3 Steps to Triage BAU Measures For Action

by Stacey Barr

Business-as-usual (BAU) measures are not priorities for improvement like strategic performance measures are. But we still need to monitor them in case action is needed.

Both meaning and signal come together to triage the right action. Credit: VikiVector

Business-as-usual (BAU) measures track the results that still matter in a business or organisation, but currently are not priorities for improvement. In other words, they are measures that are not currently in the suite of strategically important performance measures. (More on the different types of measures here.)

But just because it’s not a priority for us to set targets for improvement in BAU measures, doesn’t mean we ignore them.

Improvement versus correction.

Strategy is about lifting the performance of the organisation, while management is about maintaining the performance of the organisation. The primary action of strategy is improvement, and the primary action of management is correction. And because of this, we’re interested in different types of signals.

Signals, or the lack of signals, only become information when they have the context of expectation or intention.

“Without context words and actions have no meaning at all.” – Gregory Bateson, Mind and Nature

For strategic performance measures, the context is an expectation to improve from a baseline to a new targeted level of performance. For BAU measures, the context is an expectation to maintain baseline performance.

Imagine that we have a strategic performance measure of Customer Lifetime Value (CLV), it’s because we want to improve it. Perhaps we’ve consistently had a baseline CLV of $4,450. And now it’s a strategic goal to grow our customer profitability, so we set a new target for CLV of $6,000.

Now, imagine that we have a BAU measure of Customer Satisfaction. It’s not a priority to improve it right now, because its baseline is already very good, sitting at 8.5 out of 10 (and because other areas of performance matter more to improve right now). What we don’t want is to see Customer Satisfaction decrease, though.

Signals for improvement versus correction.

In PuMP, we use XmR charts to visually monitor all performance measures, BAU measures included (here’s why). But the context for the signals is slightly different for strategic performance measures
versus BAU measures:

  • For our strategic performance measures, we’re interested in signals that tell us if our change
    initiatives are working to move baseline performance closer to targeted performance.
  • For our BAU measures, we’re interested in signals that tell us if performance worsened relative to baseline performance.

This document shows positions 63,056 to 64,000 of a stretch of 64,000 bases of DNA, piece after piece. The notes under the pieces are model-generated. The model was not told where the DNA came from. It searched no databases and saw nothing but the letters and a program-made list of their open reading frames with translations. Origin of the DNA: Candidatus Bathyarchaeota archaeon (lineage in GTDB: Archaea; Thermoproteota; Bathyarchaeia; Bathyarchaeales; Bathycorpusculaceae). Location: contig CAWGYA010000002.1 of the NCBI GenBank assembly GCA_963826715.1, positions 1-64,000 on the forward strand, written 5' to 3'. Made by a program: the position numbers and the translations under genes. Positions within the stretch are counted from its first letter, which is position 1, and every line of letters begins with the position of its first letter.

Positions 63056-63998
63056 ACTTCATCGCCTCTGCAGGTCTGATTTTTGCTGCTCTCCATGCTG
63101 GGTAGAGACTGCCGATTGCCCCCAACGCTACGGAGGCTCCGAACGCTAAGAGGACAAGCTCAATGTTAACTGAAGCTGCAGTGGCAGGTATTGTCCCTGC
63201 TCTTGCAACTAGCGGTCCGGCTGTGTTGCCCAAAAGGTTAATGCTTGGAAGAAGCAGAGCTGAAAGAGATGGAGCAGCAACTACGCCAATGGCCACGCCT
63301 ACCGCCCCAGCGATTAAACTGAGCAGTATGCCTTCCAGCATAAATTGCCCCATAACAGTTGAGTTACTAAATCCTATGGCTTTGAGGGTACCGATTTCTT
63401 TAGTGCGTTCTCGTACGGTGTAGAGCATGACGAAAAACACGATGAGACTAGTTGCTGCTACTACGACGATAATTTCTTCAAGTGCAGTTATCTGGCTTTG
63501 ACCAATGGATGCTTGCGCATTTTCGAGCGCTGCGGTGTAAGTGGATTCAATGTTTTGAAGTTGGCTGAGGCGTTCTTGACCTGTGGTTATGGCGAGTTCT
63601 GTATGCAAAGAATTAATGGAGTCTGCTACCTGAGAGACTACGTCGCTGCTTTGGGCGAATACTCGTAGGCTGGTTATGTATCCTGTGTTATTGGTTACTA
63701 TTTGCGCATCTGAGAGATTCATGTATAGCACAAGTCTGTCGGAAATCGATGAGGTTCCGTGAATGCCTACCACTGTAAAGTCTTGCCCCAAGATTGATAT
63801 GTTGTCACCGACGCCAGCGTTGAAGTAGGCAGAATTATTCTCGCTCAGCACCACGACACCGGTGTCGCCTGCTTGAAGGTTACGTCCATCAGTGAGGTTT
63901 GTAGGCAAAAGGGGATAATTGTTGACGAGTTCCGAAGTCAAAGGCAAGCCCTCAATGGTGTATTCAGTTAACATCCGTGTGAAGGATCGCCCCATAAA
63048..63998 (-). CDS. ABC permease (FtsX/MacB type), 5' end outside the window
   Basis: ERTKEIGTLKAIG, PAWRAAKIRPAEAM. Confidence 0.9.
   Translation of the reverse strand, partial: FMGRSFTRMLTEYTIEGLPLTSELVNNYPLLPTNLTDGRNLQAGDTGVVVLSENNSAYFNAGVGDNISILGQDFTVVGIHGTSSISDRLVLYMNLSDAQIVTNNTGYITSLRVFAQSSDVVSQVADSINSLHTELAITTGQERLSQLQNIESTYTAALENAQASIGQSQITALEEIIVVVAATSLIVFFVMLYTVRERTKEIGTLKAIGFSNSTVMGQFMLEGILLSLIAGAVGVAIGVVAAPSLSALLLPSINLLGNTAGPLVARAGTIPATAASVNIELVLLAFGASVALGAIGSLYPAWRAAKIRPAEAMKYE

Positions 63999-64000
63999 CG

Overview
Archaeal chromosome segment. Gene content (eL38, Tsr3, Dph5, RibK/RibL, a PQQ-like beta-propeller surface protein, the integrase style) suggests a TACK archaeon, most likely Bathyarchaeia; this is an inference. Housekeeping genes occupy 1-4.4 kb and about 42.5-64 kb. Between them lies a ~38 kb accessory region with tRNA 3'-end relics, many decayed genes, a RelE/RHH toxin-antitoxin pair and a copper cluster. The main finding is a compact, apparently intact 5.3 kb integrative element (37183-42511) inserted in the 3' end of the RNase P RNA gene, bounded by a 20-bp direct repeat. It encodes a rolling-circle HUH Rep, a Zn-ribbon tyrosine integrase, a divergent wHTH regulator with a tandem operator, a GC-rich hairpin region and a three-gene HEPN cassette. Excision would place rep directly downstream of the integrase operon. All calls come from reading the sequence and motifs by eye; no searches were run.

Humans give the meaning; statistics give the signal. Both meaning and signal come together to trigger the right action.

Three steps to triage BAU measures for action.

BAU measures are not, and should not be, placed in our performance monitoring reports or dashboards. There, they will be a distraction away from what has been set as the strategic priorities for the organisation. What we need for BAU measures is what Nick Desbarats calls problem scanning displays.

Scanning displays help us triage our BAU measures for action by putting the focus on deteriorations in performance that are not acceptable. To achieve this, Nick combines both the statistical rigour of XmR charts with the human judgement that together trigger action, only and always when action is needed. He calls this the “four-threshold method“.

But just because a bunch of BAU measures show unacceptable deteriorations in performance, it doesn’t mean we have the resources to fix all of them, at once. We need to triage, and treat the most urgent first.

To triage our BAU measures for necessary-only action, here’s how we could go about it:

  1. Filter out the BAU measures that have a signal showing performance has fallen below baseline, or outside of specifications. The statistical rigour of XmR charts does its job here.
  2. From the BAU measures filtered out in step 1, filter out those which are going to do the most damage if left untreated. This is where some human judgement, and possibly some data analytics, comes in.
  3. From the BAU measures filtered out in step 2, rank them in priority order, and allocate them to the right teams with the right authority to correct them.

We don’t have to confuse or confound our organisational performance management by blending BAU measures with strategic performance measures. They are two different types of measures, and we monitor them with two different purposes.

Humans give the meaning; statistics give the signal. Both meaning and signal come together to triage the right action.
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